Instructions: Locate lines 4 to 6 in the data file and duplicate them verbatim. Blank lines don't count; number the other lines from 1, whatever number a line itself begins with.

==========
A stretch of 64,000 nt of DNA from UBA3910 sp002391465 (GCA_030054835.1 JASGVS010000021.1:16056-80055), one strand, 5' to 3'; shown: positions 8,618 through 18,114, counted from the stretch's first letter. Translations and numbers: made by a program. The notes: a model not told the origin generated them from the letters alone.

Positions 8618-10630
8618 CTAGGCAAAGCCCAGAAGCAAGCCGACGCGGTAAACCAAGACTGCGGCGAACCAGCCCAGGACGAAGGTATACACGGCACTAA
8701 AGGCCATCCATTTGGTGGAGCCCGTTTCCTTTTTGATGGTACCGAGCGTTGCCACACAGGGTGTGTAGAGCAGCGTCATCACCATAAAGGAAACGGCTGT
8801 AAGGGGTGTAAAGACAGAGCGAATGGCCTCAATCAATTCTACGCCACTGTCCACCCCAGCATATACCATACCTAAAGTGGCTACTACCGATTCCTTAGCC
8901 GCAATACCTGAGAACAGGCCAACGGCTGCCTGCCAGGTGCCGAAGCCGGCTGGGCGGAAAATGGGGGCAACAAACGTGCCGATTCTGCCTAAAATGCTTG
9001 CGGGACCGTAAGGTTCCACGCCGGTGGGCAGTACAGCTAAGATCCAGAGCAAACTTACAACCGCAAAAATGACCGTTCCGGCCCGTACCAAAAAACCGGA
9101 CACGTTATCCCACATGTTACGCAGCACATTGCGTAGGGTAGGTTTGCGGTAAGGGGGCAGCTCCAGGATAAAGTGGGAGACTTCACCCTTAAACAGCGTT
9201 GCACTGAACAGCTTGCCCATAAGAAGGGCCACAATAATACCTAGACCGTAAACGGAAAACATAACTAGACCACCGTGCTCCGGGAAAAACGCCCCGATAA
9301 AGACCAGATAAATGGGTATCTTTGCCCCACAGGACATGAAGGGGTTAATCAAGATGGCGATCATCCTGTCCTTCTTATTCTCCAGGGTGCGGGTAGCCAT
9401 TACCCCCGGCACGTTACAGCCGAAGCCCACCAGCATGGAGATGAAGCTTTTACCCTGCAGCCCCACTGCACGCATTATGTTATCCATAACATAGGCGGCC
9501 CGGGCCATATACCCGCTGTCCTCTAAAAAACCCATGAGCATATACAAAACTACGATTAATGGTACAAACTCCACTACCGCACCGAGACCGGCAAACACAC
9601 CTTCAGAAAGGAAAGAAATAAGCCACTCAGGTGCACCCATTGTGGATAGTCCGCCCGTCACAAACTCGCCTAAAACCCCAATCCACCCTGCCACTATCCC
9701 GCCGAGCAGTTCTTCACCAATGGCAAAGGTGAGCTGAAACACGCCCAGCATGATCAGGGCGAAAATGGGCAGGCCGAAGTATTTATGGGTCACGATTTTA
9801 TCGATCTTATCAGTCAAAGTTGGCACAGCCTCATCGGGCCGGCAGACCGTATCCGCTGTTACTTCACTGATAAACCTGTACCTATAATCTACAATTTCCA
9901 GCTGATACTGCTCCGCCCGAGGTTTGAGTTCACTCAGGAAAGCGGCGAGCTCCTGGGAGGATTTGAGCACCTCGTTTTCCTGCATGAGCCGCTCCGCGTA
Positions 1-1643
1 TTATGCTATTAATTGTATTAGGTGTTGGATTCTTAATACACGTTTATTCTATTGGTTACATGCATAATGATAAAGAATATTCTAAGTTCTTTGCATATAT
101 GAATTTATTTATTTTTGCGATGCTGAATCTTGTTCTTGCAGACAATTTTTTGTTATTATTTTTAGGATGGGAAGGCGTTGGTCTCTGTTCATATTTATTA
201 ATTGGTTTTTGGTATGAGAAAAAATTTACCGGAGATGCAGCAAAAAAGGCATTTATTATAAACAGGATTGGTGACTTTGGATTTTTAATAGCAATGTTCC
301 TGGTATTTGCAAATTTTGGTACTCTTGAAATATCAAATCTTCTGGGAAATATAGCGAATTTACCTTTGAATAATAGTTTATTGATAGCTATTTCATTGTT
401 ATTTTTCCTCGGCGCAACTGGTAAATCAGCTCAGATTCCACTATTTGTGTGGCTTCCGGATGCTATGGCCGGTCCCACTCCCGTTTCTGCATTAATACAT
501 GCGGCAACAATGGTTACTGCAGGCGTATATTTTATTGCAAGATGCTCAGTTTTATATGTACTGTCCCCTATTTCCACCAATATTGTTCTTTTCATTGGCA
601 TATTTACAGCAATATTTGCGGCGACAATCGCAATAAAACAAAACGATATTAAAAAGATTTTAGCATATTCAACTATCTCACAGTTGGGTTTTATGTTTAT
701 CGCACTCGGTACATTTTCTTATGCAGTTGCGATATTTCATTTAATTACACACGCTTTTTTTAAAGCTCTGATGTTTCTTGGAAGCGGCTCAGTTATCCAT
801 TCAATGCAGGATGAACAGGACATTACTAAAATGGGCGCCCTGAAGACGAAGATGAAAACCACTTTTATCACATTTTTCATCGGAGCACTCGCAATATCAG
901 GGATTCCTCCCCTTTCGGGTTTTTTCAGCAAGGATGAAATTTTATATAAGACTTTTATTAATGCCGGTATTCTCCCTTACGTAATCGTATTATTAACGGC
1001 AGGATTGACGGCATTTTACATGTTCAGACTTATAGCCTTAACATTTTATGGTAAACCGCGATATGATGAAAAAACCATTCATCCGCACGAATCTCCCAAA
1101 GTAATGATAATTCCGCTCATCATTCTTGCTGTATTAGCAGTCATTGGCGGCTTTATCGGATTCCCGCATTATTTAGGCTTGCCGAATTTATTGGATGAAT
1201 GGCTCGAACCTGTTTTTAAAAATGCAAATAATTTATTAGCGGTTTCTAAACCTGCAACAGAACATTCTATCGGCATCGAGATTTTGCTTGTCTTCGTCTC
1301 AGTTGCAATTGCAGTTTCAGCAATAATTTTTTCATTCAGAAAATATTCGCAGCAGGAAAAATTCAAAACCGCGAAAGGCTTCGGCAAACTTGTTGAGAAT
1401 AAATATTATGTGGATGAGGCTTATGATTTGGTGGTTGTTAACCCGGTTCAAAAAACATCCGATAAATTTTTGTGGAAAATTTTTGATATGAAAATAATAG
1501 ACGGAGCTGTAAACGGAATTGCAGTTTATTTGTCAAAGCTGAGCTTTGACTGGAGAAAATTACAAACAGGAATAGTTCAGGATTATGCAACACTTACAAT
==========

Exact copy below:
8701 AGGCCATCCATTTGGTGGAGCCCGTTTCCTTTTTGATGGTACCGAGCGTTGCCACACAGGGTGTGTAGAGCAGCGTCATCACCATAAAGGAAACGGCTGT
8801 AAGGGGTGTAAAGACAGAGCGAATGGCCTCAATCAATTCTACGCCACTGTCCACCCCAGCATATACCATACCTAAAGTGGCTACTACCGATTCCTTAGCC
8901 GCAATACCTGAGAACAGGCCAACGGCTGCCTGCCAGGTGCCGAAGCCGGCTGGGCGGAAAATGGGGGCAACAAACGTGCCGATTCTGCCTAAAATGCTTG